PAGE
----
Featured Research

from universities, journals, and other organizations

Commentary Highlights Impact Of Food-cancer Drug Interactions

Date:
July 19, 2007
Source:
American Society of Clinical Oncology
Summary:
A commentary in the Journal of Clinical Oncology, urges researchers to explore an intriguing approach to reduce the dose and therefore the cost, of oral targeted cancer therapies.

A commentary in the Journal of Clinical Oncology (JCO) urges researchers to explore an intriguing approach to reduce the dose, and therefore the cost, of oral targeted cancer therapies.

The commentary, by Mark Ratain, MD and Ezra Cohen, MD of the University of Chicago, examines recent pharmacologic research which found that taking the targeted therapy lapatinib (Tykerb) with food significantly increased the concentration of the drug in the body. The commentary suggests that taking lapatinib with food instead of on an empty stomach, as currently indicated, could cut the needed dose by at least 60 percent, reducing the cost accordingly. The authors stress that formal studies are needed to determine the effectiveness of this approach. The article is being published online July 16.

The commentary focuses on a study presented at the March 2007 meeting of the American Society for Clinical Pharmacology and Therapeutics, which found that lapatinib is more readily absorbed by the body when taken with food, particularly a high-fat meal. As a result, 500 mg of lapatinib taken with food may be as effective as taking the currently approved 1,250 mg without food.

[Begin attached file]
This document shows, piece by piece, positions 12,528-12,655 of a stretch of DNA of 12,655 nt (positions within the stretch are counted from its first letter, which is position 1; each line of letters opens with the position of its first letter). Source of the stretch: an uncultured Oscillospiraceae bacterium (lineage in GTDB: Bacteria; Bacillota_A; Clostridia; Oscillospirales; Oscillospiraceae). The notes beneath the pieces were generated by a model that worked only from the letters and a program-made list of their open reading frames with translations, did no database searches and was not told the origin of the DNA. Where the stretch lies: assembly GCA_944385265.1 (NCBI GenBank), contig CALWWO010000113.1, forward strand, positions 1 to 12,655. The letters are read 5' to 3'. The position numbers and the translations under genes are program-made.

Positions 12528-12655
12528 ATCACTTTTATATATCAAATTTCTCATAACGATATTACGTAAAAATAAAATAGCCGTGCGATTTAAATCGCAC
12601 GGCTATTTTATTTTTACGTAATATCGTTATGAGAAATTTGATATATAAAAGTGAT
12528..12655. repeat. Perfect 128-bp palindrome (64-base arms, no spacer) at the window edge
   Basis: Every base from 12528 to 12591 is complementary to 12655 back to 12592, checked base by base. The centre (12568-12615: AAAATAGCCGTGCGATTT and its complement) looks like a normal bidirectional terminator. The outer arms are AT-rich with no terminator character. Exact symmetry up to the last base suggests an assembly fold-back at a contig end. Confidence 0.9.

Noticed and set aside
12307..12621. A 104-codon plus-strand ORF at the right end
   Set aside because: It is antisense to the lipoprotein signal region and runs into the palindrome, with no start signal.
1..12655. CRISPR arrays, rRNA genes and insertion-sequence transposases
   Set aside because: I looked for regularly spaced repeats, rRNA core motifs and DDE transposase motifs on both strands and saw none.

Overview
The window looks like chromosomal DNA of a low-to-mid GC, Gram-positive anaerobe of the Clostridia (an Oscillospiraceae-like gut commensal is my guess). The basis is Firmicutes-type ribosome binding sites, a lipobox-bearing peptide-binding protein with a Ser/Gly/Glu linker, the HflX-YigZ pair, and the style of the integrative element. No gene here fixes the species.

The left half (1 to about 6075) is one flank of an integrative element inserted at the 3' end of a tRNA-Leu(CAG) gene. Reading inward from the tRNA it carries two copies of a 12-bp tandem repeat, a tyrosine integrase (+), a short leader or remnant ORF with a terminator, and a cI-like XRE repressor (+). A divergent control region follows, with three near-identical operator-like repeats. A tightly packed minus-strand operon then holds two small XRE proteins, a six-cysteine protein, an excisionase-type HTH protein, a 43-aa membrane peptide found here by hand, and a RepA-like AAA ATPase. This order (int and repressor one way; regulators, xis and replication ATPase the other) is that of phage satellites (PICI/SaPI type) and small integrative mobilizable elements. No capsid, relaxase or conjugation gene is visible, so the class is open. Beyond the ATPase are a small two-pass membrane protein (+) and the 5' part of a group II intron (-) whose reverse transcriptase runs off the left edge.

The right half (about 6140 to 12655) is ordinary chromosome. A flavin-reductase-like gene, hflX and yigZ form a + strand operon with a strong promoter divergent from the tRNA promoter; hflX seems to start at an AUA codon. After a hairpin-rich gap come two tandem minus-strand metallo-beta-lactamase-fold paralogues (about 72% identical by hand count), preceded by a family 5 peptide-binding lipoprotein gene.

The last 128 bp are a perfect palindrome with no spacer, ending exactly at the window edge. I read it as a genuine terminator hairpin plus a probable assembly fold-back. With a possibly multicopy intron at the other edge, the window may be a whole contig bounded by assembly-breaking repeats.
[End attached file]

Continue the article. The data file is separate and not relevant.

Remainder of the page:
Lapatinib was approved by the U.S. Food and Drug Administration (FDA) in March of this year for women with advanced HER2-positive breast cancer. The FDA approved the 1,250 mg dose of lapatinib based on a large phase III clinical trial demonstrating its effectiveness and safety at that dose without food. It is taken as five 250 mg tablets on an empty stomach and costs $2,900 per month.

The cost of new targeted cancer therapies -- which can be as high as $10,000 per month -- has generated substantial discussion and debate. "The economic implications of this food effect study are particularly remarkable. At the current price of $2,900 per month, this would have a cost savings of 60 percent or $1,740 per month" the commentary states. "As we enter an era of 'targeted' anticancer agents with a monthly cost measured in the thousands of dollars, we should view drug-drug or drug-food interactions as opportunities to lower costs."

The commentary states that rising cancer drug prices are encouraging researchers to explore such pharmacologic approaches to lowering costs. However, the authors urge that neither physicians nor patients consider changing lapatinib dose based on these findings, and that everyone strictly follow the prescribing label directions, which are based on the findings of rigorous clinical tests. The authors strongly emphasize that a formal pharmacokinetic study of a lower dose of lapatinib with food would need to confirm these findings before any change in dosage could be considered safe and effective.


Story Source:

The above story is based on materials provided by American Society of Clinical Oncology. Note: Materials may be edited for content and length.


Cite This Page: